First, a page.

So, tomorrow is the end of the amateur hockey year. It’s the Memorial Cup Final, pitting the Oshawa Generals of the Ontario Hockey League against the Kelowna Rockets of the Western Hockey League.
The fun part? Hunter Smith, one of Calgary’s second round picks in last year’s draft, will be competing for junior hockey’s richest prize in perhaps his final junior game.
It’s Smith’s season that has gotten me thinking about something: How do we measure success in draft picks?
Now, obviously the main thing is that they become productive National Hockey League players, or at worst, useful assets so the organization can flip them for productive NHL players.
But until they mature into assets, how do you evaluate? There seem to be two main, although not entirely exclusive, manners of assessment – progression or excellence.
Progression is what it sounds like; the player progresses and matures through their life-cycle. For instance, Mark Jankowski? He’s not an excellent college player yet, but his NHLE has increased every season since he was drafted and he’s been progressed into more and more important roles and minutes by Providence’s coach Nate Leaman. Hunter Smith, too, has been been praised for his progression; Sportsnet’s panel called him perhaps the OHL’s most improved player during Memorial Cup coverage this week.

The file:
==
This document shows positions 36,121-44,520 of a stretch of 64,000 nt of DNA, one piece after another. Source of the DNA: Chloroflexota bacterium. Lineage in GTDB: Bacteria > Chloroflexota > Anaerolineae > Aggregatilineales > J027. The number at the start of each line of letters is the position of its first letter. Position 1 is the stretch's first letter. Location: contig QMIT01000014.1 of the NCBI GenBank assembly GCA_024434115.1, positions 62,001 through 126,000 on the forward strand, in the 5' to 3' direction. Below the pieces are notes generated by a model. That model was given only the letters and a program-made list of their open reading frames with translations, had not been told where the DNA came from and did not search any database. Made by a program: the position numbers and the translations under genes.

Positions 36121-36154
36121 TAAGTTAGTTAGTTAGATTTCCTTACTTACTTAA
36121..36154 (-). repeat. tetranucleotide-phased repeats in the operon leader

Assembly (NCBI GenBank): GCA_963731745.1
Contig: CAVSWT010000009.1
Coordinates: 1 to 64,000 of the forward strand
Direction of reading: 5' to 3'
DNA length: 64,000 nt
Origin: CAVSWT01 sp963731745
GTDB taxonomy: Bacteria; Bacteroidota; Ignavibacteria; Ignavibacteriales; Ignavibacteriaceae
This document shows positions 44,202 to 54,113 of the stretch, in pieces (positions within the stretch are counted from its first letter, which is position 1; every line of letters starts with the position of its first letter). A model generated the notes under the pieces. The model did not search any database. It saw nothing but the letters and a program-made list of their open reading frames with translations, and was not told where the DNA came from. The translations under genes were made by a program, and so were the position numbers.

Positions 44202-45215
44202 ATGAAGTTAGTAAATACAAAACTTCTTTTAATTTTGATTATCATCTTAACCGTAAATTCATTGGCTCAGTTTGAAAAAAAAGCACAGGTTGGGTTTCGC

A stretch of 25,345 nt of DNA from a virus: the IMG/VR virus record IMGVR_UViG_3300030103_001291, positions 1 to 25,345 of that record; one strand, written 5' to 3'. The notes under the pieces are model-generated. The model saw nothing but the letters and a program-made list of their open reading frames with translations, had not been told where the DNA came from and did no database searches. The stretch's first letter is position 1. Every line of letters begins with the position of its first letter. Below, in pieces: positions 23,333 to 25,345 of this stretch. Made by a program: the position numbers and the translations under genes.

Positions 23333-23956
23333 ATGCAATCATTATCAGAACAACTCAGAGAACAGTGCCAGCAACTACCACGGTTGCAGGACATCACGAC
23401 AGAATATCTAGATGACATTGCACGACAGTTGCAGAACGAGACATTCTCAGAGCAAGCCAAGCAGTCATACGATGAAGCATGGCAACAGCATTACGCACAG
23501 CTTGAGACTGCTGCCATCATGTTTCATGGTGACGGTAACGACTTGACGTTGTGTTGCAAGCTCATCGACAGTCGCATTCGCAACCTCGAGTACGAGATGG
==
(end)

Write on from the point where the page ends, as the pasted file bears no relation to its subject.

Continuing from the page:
Jon Gillies? He won his team an NCAA championship. Johnny Gaudreau? Before going pro, he tore up the NCAA. Sven Baertschi’s final junior season involved him scoring at a torrid pace despite missing a big chunk of the season. Heck, Sam Bennett’s truncated final stretch in the OHL this year involved him being excellent. These guys may not have progressed that much, but it was because they were already at a level of excellence that precluded much upward mobility.
It’s a bit of a false dichotomy, granted, but I’m curious; which do you find a more useful evaluation metric? Or does it depend on what you’re looking for? (I would imagine that progression is more useful for role players, for which excellence may not be reachable yet.)
And on the flip side: under what metric can we declare a prospect a bust? A lack of excellence or a lack of progress?